The high-speed rail corridor, also known as the ‘Bullet Train Project’ is currently under construction and is set to run for the first time on August 15, 2022, connecting the city of Ahmedabad to the economic capital of the country that is Mumbai. While the work is in progress and a lot of land acquisitions are taking place, reports by the Transport Minister of Maharashtra Government has revealed that 54 thousand mangroves will be razed off for the purpose of construction.
In reply to a question asked by the Shiv Sena Legislator Manisha Kayande, Transport Minister of Maharashtra Diwakar Raote told the Legislative council that at least 54,000 mangrove trees spread across 13.36 hectares will be uprooted and the government plans to plant 5 times of the flora that will be cut off. Raote said in his written reply, “There will be no chopping of trees and there will be no threat of flooding to some parts of Navi Mumbai. The pillars (of the project) will be high and hence will not damage the environment”. Raote added that the government is in negotiation with the landowners and the locals who will be affected by the project and they are willing to cooperate if they are properly compensated.
The State Government also replied to a question asked by a Congress MLC Sharad Ranpise. Raote said, “The proposed land acquisition for the bullet train project is 1,379 hectares of which 724.13 hectares is private land in Gujarat while 270.65 hectares is in Maharashtra.”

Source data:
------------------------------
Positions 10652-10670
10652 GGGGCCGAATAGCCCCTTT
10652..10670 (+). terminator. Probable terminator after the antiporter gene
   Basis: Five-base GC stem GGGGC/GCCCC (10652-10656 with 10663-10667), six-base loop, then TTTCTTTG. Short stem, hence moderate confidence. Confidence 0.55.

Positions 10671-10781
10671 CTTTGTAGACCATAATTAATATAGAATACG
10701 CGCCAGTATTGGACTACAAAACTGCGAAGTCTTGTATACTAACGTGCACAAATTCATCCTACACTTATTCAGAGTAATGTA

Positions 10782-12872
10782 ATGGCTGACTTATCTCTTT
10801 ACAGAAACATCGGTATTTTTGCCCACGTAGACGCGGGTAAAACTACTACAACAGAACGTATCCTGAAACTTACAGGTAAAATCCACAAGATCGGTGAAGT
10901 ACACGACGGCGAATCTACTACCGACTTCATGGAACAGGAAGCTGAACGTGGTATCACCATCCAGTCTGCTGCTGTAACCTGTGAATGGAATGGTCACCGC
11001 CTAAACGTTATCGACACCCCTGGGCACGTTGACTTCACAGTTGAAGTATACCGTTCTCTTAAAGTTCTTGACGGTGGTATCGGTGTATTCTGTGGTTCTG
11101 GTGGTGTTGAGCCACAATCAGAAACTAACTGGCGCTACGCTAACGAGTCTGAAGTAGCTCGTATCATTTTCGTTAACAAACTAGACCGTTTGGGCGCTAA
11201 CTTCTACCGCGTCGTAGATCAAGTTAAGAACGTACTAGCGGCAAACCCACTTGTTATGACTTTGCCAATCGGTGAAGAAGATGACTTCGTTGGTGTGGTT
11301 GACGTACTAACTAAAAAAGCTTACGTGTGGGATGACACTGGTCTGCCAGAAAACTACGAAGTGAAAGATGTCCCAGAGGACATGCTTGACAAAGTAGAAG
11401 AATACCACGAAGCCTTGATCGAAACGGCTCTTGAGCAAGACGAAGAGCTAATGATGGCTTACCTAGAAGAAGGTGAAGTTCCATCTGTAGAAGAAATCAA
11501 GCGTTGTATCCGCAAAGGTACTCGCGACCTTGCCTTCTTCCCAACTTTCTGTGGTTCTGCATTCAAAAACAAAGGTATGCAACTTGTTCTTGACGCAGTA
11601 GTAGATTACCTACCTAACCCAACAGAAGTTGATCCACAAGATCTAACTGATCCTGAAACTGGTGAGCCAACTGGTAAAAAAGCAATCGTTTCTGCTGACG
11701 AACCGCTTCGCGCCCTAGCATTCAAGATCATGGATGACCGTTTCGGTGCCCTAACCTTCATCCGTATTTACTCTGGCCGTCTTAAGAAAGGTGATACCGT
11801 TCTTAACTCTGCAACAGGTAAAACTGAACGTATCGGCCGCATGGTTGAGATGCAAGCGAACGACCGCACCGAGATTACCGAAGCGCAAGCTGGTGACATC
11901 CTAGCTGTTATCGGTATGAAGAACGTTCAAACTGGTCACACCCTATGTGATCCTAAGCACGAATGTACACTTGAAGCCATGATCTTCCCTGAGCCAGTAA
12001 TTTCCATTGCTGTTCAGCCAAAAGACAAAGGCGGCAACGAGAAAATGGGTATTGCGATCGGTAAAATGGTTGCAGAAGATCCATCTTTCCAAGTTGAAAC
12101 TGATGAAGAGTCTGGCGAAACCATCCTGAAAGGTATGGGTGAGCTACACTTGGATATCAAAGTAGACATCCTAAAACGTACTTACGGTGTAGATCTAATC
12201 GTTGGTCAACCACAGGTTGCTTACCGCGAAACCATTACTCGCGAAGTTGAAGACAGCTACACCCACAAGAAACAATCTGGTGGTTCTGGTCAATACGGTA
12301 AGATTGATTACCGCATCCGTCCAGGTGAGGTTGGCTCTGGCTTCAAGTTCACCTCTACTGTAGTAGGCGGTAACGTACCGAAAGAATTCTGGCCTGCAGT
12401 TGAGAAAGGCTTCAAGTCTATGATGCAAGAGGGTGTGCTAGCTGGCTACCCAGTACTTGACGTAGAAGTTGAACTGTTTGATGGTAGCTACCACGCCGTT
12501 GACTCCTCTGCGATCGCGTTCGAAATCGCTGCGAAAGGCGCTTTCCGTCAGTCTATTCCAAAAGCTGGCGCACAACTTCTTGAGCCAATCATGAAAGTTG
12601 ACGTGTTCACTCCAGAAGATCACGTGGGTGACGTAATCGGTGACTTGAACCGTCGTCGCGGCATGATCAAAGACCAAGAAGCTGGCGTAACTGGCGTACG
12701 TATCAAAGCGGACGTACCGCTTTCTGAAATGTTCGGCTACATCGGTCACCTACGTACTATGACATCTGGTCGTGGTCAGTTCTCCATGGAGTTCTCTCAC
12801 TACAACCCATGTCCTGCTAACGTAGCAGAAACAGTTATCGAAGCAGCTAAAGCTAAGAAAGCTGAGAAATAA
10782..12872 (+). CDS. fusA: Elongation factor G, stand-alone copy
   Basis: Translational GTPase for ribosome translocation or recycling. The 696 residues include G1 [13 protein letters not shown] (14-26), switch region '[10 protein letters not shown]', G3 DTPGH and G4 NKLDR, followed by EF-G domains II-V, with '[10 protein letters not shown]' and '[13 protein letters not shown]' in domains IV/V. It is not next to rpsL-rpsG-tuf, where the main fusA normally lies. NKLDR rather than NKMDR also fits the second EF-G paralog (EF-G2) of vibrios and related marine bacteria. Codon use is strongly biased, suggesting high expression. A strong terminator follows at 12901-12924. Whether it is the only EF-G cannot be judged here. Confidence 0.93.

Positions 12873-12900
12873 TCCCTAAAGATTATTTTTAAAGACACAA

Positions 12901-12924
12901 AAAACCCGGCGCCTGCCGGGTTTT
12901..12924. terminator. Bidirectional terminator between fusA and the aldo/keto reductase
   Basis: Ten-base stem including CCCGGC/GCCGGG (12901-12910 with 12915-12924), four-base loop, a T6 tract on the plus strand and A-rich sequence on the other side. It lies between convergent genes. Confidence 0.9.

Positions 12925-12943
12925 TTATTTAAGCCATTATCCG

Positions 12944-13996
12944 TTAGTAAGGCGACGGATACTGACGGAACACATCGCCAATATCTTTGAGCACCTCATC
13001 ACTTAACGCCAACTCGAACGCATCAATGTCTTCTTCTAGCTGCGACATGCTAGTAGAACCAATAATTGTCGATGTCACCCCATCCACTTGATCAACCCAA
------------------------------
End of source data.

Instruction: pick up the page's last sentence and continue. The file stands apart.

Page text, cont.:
“As many as 188 hectares of private land in Palghar district is going to be acquired of which 2.95 hectares have been purchased as per the ‘private negotiation’ policy of the state government. A many as 3,498 people from Palghar will be affected due to the bullet train project,” Raote said as reported by The Hindu.
“In Thane district, 84.81 hectares, belonging to 6,589 farmers, has been acquired of which 2.95 hectares have been purchased as per the private negotiation policy,” he added.
All this is being done under the private negotiation policy which was introduced a few years ago in 2015. This policy allows the government to directly purchase the land from the owners instead of following the traditional land acquisition process that normally takes more time.
Only time will tell whether the government will fulfil its promise of planting five times more than what is being cut, but razing off trees at such a mass scale will directly have a poor impact on the area’s biodiversity. The government should make sure that such developments are not built at the cost of nature.